Bioplastics are inadequately defined, poorly regulated, and potentially toxic: Report

HOUSTON — The lack of federal regulations and clear definitions for bioplastics make it increasingly difficult to determine whether or not they are a safe alternative to traditional plastics, according to a new report from Beyond Plastics.


Since 1950 the world has produced 8.3 billion metric tons of plastic, and about half was produced after 2000. Yet only 9% has been recycled, 12% was burned and a staggering 79% entered landfills. As the plastic pollution crisis looms, scientists, industry leaders and environmental advocates are searching for solutions — among them bioplastics, which are loosely defined as plastic materials that are either partly or wholly derived from renewable biomass like plants or are biodegradable or are both. The demand for bioplastics is growing, with its global market size estimated to go from 7.41 billion in 2024 to nearly 57 billion by 2032.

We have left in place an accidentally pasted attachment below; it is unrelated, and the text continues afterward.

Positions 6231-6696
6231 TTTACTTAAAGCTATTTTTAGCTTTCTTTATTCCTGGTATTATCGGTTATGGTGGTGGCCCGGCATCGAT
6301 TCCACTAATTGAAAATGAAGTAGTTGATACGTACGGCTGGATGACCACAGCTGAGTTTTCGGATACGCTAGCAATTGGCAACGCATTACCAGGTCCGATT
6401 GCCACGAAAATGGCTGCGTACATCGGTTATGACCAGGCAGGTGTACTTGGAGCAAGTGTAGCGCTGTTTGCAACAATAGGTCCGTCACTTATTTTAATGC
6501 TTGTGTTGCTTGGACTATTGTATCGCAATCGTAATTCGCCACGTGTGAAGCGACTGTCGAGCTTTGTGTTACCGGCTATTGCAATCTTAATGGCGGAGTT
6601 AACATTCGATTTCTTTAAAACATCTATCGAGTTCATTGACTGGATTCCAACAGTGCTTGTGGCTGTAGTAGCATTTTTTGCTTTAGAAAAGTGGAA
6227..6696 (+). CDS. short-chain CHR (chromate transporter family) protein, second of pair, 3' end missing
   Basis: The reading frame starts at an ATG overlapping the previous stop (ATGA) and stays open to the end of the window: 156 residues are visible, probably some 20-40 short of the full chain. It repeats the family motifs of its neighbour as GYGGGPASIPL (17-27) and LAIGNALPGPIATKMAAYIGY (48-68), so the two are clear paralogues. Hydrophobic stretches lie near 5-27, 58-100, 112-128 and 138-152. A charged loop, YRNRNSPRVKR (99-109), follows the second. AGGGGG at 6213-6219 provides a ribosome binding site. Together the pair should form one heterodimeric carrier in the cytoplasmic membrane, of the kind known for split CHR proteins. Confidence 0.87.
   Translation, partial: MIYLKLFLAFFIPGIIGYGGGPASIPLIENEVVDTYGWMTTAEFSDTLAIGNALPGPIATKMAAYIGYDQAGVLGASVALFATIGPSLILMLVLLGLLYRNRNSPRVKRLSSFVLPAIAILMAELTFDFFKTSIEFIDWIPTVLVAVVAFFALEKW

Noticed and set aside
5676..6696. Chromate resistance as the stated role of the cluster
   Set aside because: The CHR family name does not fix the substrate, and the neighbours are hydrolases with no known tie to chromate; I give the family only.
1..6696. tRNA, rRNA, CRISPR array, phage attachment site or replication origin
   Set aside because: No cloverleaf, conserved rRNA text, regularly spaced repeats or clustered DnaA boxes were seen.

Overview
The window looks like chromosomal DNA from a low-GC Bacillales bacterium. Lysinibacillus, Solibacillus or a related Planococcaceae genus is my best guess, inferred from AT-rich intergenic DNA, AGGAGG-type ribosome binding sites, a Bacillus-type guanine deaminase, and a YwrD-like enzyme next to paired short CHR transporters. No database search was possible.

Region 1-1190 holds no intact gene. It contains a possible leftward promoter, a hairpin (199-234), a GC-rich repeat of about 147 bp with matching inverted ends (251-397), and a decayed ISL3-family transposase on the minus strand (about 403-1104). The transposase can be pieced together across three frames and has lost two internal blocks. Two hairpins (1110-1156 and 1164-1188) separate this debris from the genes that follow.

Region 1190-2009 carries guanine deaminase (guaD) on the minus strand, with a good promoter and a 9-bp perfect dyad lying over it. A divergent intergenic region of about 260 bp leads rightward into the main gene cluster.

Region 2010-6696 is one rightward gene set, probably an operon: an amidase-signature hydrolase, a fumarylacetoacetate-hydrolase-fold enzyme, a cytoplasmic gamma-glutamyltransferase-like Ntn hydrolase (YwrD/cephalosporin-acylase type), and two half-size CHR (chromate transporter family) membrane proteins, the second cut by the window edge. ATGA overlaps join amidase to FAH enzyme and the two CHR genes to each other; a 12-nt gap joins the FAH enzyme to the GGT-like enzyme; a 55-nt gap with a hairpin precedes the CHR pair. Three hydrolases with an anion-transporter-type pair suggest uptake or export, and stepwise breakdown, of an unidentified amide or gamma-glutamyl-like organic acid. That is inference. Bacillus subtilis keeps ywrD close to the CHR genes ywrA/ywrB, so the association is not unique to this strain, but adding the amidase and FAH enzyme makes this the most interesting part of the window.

However, the new report raises concerns about harmful chemicals potentially making their way into bioplastics, a lack of regulatory oversight, and potential conflicts of interest in the currently available certifications.

The new report comes on the heels of an Environmental Health News investigation that found bioplastics can contain some of the same harmful chemicals as traditional petrochemical-derived plastic and often will not break down in current composting facilities.

We aren’t saying go back to single use plastics, we appreciate the effort. But these bioplastics just aren’t ready for primetime,” Judith Enck, Beyond Plastics president and previous Environmental Protection Agency administrator, told EHN.

Current state of bioplastic regulation